De-Winterizing Your Pleasure-Way Motorhome

The sun sets later, the afternoons are warmer, and spring has finally sprung. For many other people, now is the time they start getting their summer clothes out of storage, setting up backyard bbq areas, and planning what to plant in their garden.

For Pleasure-Way owners, spring means the return of quiet nights boondocking in a beautiful area, camping with our pets, and spending all day hiking and taking in the sights.

At the beginning of winter, we posted an informative blog about winterizing your Pleasure-Way motorhome to ensure its longevity and to prevent costly repairs. Now, it’s time to do the opposite.

De-Winterizing Your RV – Here Are The Steps

Close valve on fresh tank that was left open to winterize. Then fill with fresh water by unlocking the door on the passenger side of the van. Don’t forget to monitor the touchscreen as you do this, ensuring your tank is at least 25% to 50% full before moving on.  

Note – the coach should be level in order to ensure the accuracy of the tank sensors.

Now that there is water in the fresh tank, move to driver’s side and make sure all low point drains are closed. The white low point drain for the water heater recirculation valve has been left open for the duration of the winter. Check the filter and o-ring then connect to city water.

Note – do not turn on the city water at this time.

Next inspect the water pump (location varies by model – check your owner’s manual!). What we’re checking for here is that there’s no debris in the filter on the side and that the o-ring seal is in good shape. We’re also making sure that the suction side has been reinstalled.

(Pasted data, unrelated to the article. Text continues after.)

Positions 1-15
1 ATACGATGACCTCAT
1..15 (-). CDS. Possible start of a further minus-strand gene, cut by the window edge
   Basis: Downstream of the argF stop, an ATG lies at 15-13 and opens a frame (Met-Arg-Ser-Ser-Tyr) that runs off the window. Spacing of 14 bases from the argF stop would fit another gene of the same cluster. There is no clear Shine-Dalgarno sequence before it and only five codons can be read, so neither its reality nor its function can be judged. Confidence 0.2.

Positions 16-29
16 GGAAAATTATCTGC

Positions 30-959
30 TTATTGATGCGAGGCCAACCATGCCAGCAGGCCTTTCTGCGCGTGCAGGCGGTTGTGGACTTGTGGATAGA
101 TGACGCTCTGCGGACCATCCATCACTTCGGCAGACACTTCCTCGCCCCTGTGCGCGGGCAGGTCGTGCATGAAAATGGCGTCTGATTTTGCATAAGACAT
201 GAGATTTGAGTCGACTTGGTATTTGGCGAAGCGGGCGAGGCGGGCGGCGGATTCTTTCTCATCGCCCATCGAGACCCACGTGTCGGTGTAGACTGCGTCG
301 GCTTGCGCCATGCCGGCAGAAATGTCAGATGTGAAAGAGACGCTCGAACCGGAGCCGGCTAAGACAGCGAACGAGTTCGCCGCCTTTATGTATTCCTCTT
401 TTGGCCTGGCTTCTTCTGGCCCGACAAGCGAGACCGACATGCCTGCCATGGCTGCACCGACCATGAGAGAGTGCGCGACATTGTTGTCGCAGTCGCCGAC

Turn on the pump.

Run water through the toilet – until clear water runs through the line. Then move to the sinks and showers, again running the water until it runs clear. Make sure to do both the cold and hot side, starting with cold. The hot water line recirculates the most, so it has the most amount of antifreeze in it so it will take a little longer to clear. This is normal! . This process is intended to clear the antifreeze from all lines. Don’t forget the external shower!

The next place to remove antifreeze from is the city water line. Go ahead and turn the pump off before turning on the city water. Turn on the outside shower, which will help to drain that last bit of antifreeze in the city water system. Lastly, the low point drains need to be drained as well! The white line will take slightly longer than the red and the blue.

Note – All antifreeze has now been flushed from the water lines.

Next, check the water heater filter, inspecting for cracks, breaks, or leaks from the o-ring. Then install it into the water heater and snap it into place. 

Next, we access the bypass valves. Check your manual for their specific location. First, open our cold line by turning it a quarter turn. To finish if off, turn off bypass, and open the recirculating and hot water lines. 

Check all the water valves for leaks. Turn on the power switch for the water heater. 

Check batteries and ensure they are charged. It’s easiest to do this by plugging into shore power, but you can use solar power or the generator. 

Turn on your propane tank.

Another check is to inspect the gate valves. You may want to do this at your local dumping station as there might be some residue from use over the years. Pull them open quickly for both the grey and the black tank. 

Run your propane appliances to ensure there’s no issues there.

Do a pre-camping check by running all appliances including AC, inverter, and stove. 

If this list seems intimidating, check out this video! Richard walks you through each step of the process, showing you exactly what to look for on our test model, the Plateau TS.